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Thursday, June 13, 2024

Following the Unexpected Path, the Journey of Mark Gress Jr.

By: Amari Dryden, @Amari_Dryden

Mark Gress Jr., Vice President, Recruiting for Prodigy Sports

Front Office Sports is proud to have sat down with Mark Gress Jr., Vice President, Recruiting for Prodigy Sports. After becoming Drexel University’s first graduate of their Sport Management program, Mark started his journey in the sports world, took a detour into higher education and then made his way back into sports business. He was gracious enough to offer up his wisdom about how being flexible and open to all opportunities is conducive to success.

What has your journey been like going from a graduate of Drexel University to now being the Vice President of Prodigy Sports?

I started as an undergraduate. I was a business major. They didn’t have a sport management program at that time at Drexel. I started working early on, as early as freshman year working in sports. I worked for the athletic department at Drexel. I also worked at the Philadelphia Eagles. I was just really trying to work in as many sports opportunities as I could. They included anything and everything including work-study jobs, part-time, weekend positions, whatever I could do.

About halfway through my four and a half years at Drexel, they started a sport management program. I was extremely excited to join that program. Oddly enough I was actually the first graduate of that program because I started it during my junior year and then just took sport management classes for the next two years until I graduated. So I was the first sport management graduate from Drexel at the undergraduate level, which was pretty cool at the time, and certainly something I always tell people about today.

I had some work experience fresh out of school and I joined on about a month or two after graduating to one of Prodigy’s major competitors, Turnkey Sports, where I worked for three years. I was doing very similar, almost identical, work to what I’m doing now. By the time I left, I was a Senior Executive Recruiter and was filling like positions to what I’m doing today.

After three years, I jumped out of sports on a day-to-day basis from what traditionally people think of as a sports career into higher education. When I left to go into higher education, I was still loosely involved in sports. I was a career counselor for undergraduate and graduate students who wanted to pursue a career in sports. I was still involved. I wasn’t working for a team or a league like people traditionally think about or even a college athletics department, but I was still involved and started teaching introductory graduate level classes for the sport management program at Drexel. There were about fifteen to twenty graduate students and this will be my fourth year doing this coming up in September. I joined Prodigy in January after six years in higher education. I was hired on in January 2015 as Director of Recruiting and then was promoted along with a few other staff members to my current role about a month ago.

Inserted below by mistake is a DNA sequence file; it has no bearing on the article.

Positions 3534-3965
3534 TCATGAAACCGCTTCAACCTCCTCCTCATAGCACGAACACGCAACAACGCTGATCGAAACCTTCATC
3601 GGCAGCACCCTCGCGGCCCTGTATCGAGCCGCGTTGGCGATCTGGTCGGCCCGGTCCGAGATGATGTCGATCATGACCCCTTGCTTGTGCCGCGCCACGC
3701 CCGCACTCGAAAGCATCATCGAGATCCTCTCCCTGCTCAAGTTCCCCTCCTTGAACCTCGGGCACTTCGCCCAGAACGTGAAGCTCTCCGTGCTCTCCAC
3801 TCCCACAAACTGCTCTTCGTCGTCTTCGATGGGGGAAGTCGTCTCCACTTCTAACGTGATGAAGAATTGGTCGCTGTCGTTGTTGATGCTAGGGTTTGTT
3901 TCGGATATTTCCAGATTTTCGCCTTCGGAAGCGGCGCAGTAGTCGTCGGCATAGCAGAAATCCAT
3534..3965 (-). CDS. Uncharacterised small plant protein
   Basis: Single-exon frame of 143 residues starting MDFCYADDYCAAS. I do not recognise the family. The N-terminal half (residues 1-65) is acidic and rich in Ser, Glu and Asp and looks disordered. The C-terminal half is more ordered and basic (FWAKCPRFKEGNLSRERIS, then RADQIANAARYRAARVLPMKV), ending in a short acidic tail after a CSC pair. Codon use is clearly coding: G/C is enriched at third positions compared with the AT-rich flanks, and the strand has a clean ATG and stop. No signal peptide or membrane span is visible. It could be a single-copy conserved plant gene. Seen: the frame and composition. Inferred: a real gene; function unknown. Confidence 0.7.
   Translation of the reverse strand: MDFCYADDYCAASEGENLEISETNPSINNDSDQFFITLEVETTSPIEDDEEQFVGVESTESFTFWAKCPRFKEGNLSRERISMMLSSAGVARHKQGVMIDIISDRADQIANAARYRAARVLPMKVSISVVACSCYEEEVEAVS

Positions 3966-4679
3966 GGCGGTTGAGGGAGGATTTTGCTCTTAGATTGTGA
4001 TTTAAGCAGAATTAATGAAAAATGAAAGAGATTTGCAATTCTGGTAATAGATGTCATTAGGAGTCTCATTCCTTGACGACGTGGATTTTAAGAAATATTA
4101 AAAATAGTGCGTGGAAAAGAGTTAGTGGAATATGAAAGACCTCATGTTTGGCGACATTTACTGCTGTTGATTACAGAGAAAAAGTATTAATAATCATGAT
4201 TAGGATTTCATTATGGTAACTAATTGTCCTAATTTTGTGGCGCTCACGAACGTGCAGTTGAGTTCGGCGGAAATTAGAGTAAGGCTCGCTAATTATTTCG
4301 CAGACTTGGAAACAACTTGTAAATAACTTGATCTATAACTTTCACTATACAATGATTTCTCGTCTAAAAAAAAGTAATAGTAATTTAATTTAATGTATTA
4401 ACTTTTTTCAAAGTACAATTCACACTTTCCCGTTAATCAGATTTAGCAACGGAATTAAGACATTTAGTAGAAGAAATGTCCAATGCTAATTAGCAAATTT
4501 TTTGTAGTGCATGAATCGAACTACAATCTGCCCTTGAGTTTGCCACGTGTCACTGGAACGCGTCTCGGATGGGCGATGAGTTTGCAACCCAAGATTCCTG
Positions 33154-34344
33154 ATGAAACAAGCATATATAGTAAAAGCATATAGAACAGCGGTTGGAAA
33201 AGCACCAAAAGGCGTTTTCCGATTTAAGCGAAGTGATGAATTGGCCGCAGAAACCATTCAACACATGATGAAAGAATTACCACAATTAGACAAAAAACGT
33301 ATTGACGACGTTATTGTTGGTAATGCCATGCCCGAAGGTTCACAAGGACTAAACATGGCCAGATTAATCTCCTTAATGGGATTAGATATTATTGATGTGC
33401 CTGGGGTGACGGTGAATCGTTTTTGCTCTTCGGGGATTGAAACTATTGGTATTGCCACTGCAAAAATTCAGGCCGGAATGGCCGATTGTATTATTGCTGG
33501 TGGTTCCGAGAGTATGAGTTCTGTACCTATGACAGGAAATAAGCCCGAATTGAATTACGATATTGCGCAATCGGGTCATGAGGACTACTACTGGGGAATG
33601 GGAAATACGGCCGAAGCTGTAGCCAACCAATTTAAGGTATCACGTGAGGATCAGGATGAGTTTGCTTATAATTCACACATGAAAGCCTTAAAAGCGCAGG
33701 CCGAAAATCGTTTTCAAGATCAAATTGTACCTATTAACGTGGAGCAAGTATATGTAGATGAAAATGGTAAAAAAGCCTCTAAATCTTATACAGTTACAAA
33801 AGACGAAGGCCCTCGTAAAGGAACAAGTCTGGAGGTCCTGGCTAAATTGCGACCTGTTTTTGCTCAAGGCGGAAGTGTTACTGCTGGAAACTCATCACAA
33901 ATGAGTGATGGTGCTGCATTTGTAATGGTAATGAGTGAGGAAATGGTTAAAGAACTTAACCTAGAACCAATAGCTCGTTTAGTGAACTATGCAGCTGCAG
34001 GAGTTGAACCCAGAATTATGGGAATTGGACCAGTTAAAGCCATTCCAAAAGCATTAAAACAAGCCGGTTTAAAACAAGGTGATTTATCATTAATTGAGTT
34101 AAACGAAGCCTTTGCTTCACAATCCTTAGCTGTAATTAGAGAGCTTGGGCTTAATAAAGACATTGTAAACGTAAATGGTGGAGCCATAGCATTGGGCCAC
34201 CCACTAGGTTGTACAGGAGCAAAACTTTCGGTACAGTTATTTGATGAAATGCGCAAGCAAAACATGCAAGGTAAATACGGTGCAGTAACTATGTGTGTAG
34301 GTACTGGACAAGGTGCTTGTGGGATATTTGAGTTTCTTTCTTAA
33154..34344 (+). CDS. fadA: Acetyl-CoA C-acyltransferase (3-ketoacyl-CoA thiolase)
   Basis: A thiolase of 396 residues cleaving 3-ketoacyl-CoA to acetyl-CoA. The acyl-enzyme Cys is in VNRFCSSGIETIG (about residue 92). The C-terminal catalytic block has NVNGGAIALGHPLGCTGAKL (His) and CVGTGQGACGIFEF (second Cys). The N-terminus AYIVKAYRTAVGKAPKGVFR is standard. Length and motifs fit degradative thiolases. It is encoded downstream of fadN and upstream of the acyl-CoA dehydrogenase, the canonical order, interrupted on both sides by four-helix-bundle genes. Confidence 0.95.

I went on different paths that I probably wouldn’t have thought about as an undergraduate. I didn’t know about companies like Prodigy or Turnkey. When I was an undergrad, I thought I was going to work for the Philadelphia Eagles or in college athletics or in minor league baseball. I didn’t know companies like this existed but I’m thankful I found it. It’s a path I’d probably prefer doing more than some of those other options might have existed.

What inspired you to work in the sports business profession?

I think a lot of people talk about that they played sports and had a passion for it and all those things are true for me to this day including watching sports or reading about sports every single day. I was probably one of those odd ducks that was always interested especially in high school and college and in the present day about the business side of sports. That’s what intrigued me about it.

Even as a high school senior I got my first taste of what it was like working at an indoor tennis facility. I had no real interest in tennis. It was just a job but I got really interested in how the company worked. I did everything at that place. I helped with people who wanted to reserve court time, needed to sign up for a contract, and I would even help manage and maintain the clay courts.

I think beyond watching, reading, or playing sports, it was actually what went on in the business side of it that always intrigued me. Even to this day I’ll go to a game or watch it on TV but I’ll still pay attention to what the process is like from handing my ticket to someone upon entering the stadium or arena. I notice billboards and in-game promotions and I think about the components of that from the business side of sports. As a recruiter, I also try to think about the people who execute the things behind the scenes of a sporting event.